In hopes of addressing the racial disparities in the local youth justice system, Rock County officials want to target discrimination against youth of color in three key areas.
Kendra Schiffman, a data analyst with Rock County Human Services, highlighted three “decision points” during a presentation Thursday: arrests, detention and disposition.
Racial bias—whether implicit or explicit—exists with everyone in every part of the youth justice system, she said, and targeting the decision points specifically and intentionally can help overcome what contributes to the disparities.
Racial disparities remain prevalent for Black youth in Rock County even though the total number of youth arrests has fallen over the last decade, according to data Schiffman shared earlier in fall.
And a Gazette analysis of police and school data published in June found that Black students at Janesville public schools were cited, arrested and referred to juvenile authorities at a rate that was more than seven times higher than that for other races.
Ryan Trautsch, youth justice program manager for the county human services department, said he hopes to create three subcommittees to focus on each of those decision points.
He ended Thursday’s meeting asking for volunteers to reach out to him, so the exact number of subcommittees could depend on how many people express interest.
Officials representing police, schools, lawyers, county human services and youth justice workers attended the meeting. Organizers hope to include parents whose children have been involved with the system, as well.
The youth justice system has other decision points, but Schiffman’s presentation highlighted arrests, detention and disposition.
With arrests, she said ethnic and racial bias can make someone view the misbehavior of Black and Latino children as more threatening, disrespectful and worthy of harsh punishment when compared to similar behavior by their white counterparts.
Those children of color are also perceived as being two to five years older than they are, according to her presentation.
Youth of color disproportionately receive the harshest forms of punishment in school discipline: suspension, expulsion and arrests, according to research.
Additionally, she said research shows only about 1% of police training hours concerned youth justice, mostly focusing on juvenile law. That was the case even though officers have a high number of contacts with and arrests of young people.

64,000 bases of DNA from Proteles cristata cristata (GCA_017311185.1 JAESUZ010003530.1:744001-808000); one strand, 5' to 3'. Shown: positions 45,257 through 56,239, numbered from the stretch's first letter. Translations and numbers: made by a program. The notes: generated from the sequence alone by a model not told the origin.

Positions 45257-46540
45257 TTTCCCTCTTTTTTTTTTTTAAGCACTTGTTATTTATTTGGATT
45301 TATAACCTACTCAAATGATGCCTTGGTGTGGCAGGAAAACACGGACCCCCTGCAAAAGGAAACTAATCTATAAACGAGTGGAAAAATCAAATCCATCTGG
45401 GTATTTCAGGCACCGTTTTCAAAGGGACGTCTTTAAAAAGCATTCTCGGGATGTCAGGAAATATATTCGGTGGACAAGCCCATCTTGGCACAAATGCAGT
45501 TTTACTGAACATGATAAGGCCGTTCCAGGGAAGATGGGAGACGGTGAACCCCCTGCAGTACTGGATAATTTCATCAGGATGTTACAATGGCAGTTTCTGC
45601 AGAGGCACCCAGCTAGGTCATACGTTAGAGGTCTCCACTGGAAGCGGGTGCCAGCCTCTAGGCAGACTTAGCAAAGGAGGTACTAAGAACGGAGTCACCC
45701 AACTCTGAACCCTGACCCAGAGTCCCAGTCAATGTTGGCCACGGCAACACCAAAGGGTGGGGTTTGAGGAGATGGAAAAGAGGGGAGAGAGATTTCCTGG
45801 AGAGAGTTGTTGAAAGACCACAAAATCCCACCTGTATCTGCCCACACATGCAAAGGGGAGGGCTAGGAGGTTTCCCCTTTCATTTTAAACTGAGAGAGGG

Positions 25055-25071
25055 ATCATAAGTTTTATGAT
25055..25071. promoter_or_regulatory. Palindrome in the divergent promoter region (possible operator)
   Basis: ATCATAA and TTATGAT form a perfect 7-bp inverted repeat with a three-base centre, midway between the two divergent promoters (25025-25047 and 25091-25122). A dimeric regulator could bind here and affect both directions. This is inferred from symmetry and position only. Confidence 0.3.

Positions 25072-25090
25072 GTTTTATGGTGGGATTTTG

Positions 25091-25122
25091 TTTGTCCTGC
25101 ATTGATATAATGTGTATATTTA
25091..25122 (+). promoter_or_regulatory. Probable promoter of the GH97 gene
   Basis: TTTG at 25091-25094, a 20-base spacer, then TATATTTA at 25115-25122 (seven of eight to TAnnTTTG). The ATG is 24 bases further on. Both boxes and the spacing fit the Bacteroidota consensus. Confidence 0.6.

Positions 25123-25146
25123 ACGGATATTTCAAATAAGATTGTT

An example of reform in this area is creating an alternative to zero-tolerance policies in schools.
When it comes to the detention decision point, Schiffman shared research that showed 80% to 90% of American teenagers self-reported that they had committed an illegal act that would qualify for time behind bars.
And yet youth of color are more likely than their white counterparts to be detained for similar behaviors, she said.
Schiffman’s presentation also cited a survey that showed youth of color made up about one-third of U.S. adolescents but 60% of youth detained in juvenile detention facilities.
At the disposition level, Schiffman said youth of color are more likely to see their cases end with out-of-home placements or incarceration. A method to reduce that is to ensure access to and availability of alternatives, she said.
The Youth Assessment and Screening Instrument, an assessment tool used in Rock County since 2008, has helped address some racial disparities.
Her presentation also touched on how to effectively structure reform work, with one suggestion involving naming a coordinator who can keep matters on track and watch where progress is being made.
Schiffman said talking about race can be challenging because people get defensive. She said some might try to redirect the conversation to matters of poverty, for example.
But she stressed that officials should focus on what they can control to address the instances of racism that evidence overwhelmingly shows exist.